BOSTON — Wal-Mart hasn’t sold as much as a T-shirt on its Web site for three years, but that could be about to change.

The world’s biggest retailer may soon relist apparel on Walmart.com, suppliers and industry executives said. Speculation centers on a small-scale launch, possibly focused just on the company’s George brand, for back-to-school. Walmart.com staffers in recent months have attended apparel merchandising meetings to familiarize themselves with fall goods.

“This is a matter of flicking the switch for Wal-Mart,” said Marshal Cohen, co-president of NPDFashionworld, a consulting company in Port Washington, N.Y., describing the ease with which the retailer could bring apparel back. “They are very serious about doing this.”

About $8 billion worth of apparel was sold online in the U.S. in 2003, according to research firm ComScore Media Metrix. With Walmart.com capturing 8 to 10 percent of the entire Internet audience each month, the company has the clout to make an impact in apparel. Neither of Wal-Mart’s direct competitors — Kmart and Target — offer a broad selection of apparel online. Target.com consistently sells Isaac Mizrahi and a selection of its flagship designer brands, but the assortment can be an odd mix of styles and seasons. Currently, for example, the site is offering sandals alongside a Mossimo fur-trimmed parka.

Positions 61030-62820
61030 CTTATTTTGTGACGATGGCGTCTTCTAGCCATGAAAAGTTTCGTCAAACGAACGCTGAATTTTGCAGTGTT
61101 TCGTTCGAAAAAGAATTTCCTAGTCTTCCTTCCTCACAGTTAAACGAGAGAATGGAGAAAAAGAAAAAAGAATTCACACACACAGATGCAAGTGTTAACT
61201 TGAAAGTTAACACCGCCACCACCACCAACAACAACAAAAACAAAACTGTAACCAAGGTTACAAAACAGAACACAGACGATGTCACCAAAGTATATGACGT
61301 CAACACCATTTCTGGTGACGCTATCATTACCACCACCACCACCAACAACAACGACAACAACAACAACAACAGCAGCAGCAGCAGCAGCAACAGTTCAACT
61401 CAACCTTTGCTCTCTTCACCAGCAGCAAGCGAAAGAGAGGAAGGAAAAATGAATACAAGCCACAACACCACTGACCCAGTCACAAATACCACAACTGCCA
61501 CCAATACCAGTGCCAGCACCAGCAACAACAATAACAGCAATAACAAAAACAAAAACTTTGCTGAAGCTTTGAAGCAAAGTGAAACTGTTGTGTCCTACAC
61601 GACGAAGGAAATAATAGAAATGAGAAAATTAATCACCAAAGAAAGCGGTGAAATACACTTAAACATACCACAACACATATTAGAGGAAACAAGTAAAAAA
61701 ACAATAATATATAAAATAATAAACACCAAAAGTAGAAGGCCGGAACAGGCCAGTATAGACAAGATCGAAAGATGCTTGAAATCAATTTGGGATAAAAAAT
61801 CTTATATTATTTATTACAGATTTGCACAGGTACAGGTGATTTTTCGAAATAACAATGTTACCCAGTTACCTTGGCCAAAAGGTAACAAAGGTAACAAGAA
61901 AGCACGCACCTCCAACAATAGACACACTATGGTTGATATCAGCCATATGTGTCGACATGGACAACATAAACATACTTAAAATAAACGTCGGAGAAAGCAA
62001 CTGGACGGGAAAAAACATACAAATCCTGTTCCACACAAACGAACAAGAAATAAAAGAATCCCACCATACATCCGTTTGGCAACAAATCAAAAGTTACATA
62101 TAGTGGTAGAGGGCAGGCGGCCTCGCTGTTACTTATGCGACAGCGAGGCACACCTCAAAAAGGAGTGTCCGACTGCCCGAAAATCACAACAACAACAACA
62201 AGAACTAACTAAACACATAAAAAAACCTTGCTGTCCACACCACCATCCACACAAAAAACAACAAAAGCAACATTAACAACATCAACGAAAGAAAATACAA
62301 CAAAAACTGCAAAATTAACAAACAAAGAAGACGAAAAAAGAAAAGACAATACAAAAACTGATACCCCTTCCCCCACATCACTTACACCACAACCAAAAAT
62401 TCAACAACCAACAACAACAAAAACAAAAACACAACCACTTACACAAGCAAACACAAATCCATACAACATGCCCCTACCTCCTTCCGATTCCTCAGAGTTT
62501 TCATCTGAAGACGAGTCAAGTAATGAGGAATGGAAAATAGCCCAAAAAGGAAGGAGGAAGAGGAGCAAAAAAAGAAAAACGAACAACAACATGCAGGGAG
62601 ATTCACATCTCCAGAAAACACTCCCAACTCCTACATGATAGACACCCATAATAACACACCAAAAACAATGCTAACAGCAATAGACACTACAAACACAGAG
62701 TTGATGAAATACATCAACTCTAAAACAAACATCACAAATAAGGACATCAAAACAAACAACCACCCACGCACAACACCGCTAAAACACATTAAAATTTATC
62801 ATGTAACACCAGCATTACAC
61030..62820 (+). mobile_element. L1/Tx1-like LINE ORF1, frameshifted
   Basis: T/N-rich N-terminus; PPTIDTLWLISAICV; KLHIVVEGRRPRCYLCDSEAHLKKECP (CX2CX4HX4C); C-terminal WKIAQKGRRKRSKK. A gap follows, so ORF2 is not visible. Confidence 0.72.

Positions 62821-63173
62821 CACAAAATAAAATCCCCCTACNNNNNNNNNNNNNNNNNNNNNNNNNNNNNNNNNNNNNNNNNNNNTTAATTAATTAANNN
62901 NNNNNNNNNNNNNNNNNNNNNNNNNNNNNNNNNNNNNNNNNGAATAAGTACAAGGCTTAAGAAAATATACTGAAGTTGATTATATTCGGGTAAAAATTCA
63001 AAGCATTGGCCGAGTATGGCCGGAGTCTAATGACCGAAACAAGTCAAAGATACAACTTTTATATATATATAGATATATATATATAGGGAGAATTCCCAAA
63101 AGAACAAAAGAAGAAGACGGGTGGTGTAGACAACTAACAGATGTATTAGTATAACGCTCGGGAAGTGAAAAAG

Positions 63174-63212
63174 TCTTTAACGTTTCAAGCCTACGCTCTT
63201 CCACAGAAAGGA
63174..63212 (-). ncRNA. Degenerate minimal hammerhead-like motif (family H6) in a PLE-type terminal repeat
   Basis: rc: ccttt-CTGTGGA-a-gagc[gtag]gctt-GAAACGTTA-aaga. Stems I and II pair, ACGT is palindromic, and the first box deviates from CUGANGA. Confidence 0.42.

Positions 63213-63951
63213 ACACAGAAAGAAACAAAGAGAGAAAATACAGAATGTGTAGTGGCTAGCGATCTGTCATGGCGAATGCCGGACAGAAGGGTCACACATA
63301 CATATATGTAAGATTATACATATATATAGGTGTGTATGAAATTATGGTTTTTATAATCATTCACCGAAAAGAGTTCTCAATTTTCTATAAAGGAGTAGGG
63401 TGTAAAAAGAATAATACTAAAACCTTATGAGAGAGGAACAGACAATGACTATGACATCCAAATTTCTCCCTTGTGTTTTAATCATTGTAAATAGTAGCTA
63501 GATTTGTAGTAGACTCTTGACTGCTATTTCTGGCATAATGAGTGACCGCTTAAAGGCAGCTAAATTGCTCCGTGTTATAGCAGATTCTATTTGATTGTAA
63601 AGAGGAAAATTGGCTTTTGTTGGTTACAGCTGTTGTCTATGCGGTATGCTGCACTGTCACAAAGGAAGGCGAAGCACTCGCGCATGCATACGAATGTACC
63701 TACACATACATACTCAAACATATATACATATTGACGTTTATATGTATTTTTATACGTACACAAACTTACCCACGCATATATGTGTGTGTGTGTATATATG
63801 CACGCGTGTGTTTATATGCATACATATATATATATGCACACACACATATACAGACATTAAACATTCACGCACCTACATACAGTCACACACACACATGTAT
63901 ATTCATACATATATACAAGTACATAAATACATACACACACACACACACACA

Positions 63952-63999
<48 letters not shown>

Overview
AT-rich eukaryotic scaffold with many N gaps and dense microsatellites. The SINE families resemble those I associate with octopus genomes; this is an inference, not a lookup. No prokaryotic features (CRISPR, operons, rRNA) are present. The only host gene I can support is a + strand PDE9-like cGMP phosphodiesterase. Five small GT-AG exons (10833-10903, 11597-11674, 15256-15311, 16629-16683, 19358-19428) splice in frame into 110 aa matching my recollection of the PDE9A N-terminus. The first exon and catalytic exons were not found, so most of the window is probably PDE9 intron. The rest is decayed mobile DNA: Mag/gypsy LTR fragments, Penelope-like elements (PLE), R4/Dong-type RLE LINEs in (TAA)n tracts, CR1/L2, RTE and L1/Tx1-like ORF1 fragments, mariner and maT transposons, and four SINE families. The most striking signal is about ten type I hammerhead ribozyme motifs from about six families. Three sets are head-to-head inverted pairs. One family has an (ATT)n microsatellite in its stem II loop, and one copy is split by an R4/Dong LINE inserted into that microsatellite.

Wal-Mart, based in Bentonville, Ark., already sells about $20 billion worth of apparel annually through its 5,086 stores, according to industry estimates. On its Web site, Wal-Mart sells a pricier range of goods, such as diamonds, premium electronics, furniture and gifts. It also offers convenience services such as photo uplinking, music downloads, DVD rentals and flower delivery. It carries 600,000 sku’s, compared with 120,000 sku’s for the average supercenter.

A Wal-Mart spokeswoman was noncommittal when asked about apparel on the Internet. “We continue to explore the option of apparel on our site, but have not made any official announcements,” she said in an e-mailed statement.

Although Wal-Mart does not disclose financials for its Web operations, chief executive officer and president Lee Scott disclosed at an analyst meeting after the June shareholders meeting that the division was not yet profitable.

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